A 20-year-old man, Amos Ayi, living with epilepsy has sustained serious burns after falling into a naked fire during a seizure attack.
The incident occurred at Oboho, a farming community in the Ayensuano District of the Eastern Region.
The father of the victim, Anoma Nyarko, a chief farmer narrated to Starr News that on a fateful day he was in the room when he smelled something like an animal being roasted.
His curiosity forced him out of the room and to his dismay, found his son lying unconscious in a naked fire and being charred.
Amos Ayi sustained life-threatening burns on the upper part of his body-face, arm, chest and abdomen when rescued to the hospital.
“I was in my room because it was raining on a fateful day. But I was smelling something like a roasted animal so I stepped to find out if any of the domestic animals have mistakenly fallen into the fire only to see my son lying in the fire and being burnt.
“In fact, he had been roasted and turned blackish and swollen so I shouted for help and we removed him and rushed him to Anum Apapam health center but they quickly referred us to Suhum but Suhum too couldn’t handle so we were referred to Eastern Regional Hospital”
He continued “My son is Epileptic but for close to two years now I have not seen him suffer any seizure attack so I was surprised. It is by God’s grace that my son is still alive. His belly was deeply rooted.
“I commend doctors at the Eastern Regional Hospital for their good work done. In fact, I don’t know what to tell them. They have done very well I didn’t know we have such a good doctor in Ghana” the father of the victim told Starr News Eastern Regional Correspondent Kojo Ansah.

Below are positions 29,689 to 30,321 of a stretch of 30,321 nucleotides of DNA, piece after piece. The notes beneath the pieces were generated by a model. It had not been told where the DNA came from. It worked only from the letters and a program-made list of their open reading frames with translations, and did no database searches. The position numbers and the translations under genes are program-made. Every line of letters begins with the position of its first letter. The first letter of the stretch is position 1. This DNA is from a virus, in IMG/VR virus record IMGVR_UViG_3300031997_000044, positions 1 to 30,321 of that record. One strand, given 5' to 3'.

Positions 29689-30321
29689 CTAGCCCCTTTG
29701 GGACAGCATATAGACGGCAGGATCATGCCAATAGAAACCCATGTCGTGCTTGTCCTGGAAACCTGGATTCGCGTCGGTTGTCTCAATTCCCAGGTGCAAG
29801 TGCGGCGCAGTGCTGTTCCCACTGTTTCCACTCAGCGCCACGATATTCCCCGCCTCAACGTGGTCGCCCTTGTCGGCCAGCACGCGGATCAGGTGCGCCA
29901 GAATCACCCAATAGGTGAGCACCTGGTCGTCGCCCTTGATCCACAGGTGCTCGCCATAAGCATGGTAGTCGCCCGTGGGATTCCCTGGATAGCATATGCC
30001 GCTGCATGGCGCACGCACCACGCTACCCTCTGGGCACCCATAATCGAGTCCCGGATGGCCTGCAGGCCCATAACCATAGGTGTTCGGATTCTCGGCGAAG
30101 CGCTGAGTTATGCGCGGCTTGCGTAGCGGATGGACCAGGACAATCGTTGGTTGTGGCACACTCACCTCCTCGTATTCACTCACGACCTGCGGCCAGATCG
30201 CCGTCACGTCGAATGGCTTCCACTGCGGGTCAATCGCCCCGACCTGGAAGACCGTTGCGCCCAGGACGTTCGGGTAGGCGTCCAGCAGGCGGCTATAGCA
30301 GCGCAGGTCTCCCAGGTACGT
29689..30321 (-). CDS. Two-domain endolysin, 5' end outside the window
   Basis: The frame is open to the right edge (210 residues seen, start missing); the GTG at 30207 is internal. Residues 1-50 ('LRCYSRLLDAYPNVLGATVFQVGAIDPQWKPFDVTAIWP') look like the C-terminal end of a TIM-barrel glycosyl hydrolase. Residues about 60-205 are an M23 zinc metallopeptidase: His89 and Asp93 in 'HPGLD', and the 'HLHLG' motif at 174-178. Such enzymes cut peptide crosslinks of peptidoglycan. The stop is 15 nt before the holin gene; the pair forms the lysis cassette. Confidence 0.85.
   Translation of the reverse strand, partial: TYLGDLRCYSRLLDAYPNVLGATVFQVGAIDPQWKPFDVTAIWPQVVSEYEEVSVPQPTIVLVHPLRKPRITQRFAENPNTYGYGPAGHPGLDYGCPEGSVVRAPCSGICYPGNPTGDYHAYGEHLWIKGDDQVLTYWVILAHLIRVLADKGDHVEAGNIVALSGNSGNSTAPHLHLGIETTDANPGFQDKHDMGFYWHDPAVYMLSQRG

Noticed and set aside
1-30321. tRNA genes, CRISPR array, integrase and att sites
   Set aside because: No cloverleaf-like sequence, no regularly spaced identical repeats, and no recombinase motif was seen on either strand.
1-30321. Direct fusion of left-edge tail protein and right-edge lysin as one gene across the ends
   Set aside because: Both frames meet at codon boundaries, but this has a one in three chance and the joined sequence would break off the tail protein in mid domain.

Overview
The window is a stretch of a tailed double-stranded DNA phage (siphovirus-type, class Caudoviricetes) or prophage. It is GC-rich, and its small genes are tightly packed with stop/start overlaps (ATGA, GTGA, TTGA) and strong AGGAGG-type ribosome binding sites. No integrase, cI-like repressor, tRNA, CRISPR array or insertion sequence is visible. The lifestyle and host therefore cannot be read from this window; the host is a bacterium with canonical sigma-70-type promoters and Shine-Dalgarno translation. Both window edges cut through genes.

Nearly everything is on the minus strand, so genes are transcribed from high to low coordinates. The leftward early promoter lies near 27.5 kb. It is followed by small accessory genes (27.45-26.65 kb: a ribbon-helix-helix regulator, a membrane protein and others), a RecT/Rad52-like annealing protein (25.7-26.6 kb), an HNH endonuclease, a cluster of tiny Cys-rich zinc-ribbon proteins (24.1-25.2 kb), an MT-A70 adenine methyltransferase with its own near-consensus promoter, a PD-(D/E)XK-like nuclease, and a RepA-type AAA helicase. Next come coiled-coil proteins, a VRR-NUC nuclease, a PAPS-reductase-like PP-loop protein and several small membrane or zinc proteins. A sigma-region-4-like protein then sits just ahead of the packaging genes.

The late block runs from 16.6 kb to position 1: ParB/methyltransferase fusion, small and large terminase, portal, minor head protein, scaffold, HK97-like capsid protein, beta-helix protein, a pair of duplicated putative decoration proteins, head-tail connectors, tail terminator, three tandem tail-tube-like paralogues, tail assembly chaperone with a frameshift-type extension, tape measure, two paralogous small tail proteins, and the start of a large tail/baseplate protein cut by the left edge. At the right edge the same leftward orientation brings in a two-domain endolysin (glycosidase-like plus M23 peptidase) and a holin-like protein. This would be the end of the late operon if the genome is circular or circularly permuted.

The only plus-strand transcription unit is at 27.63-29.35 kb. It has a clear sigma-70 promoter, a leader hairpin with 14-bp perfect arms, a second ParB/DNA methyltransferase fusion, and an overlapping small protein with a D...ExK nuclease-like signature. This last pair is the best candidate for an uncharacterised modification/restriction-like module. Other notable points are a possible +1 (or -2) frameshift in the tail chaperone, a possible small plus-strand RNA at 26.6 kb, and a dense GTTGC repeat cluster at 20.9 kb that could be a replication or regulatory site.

Mr. Nyarko appealed to the general public to support him foot the rest of the medical bills of his son.
“What I am appealing for is public support. Already I have spent close GH¢10,000. They say they will do surgery on his tummy because all his intestines nearly gushed out. I need support to pay the rest of the bills.”
Epilepsy is a chronic non-communicable disease of the brain that affects people of all ages.
According to the World Health Organization (WHO) , around 50 million people worldwide have epilepsy, making it one of the most common neurological diseases globally.
Nearly 80% of people with epilepsy live in low- and middle-income countries.
It is estimated that up to 70% of people living with epilepsy could live seizure- free if properly diagnosed and treated.
The risk of premature death in people with epilepsy is up to three times higher than for the general population.
Three quarters of people with epilepsy living in low-income countries do not get the treatment they need.
Epilepsy is characterized by recurrent seizures, which are brief episodes of involuntary movement that may involve a part of the body (partial) or the entire body (generalized) and are sometimes accompanied by loss of consciousness and control of bowel or bladder function.
Seizure episodes are a result of excessive electrical discharges in a group of brain cells. Different parts of the brain can be the site of such discharges.
Seizures can vary from the briefest lapses of attention or muscle jerks to severe and prolonged convulsions. Seizures can also vary in frequency, from less than 1 per year to several per day.
Source: Starr FM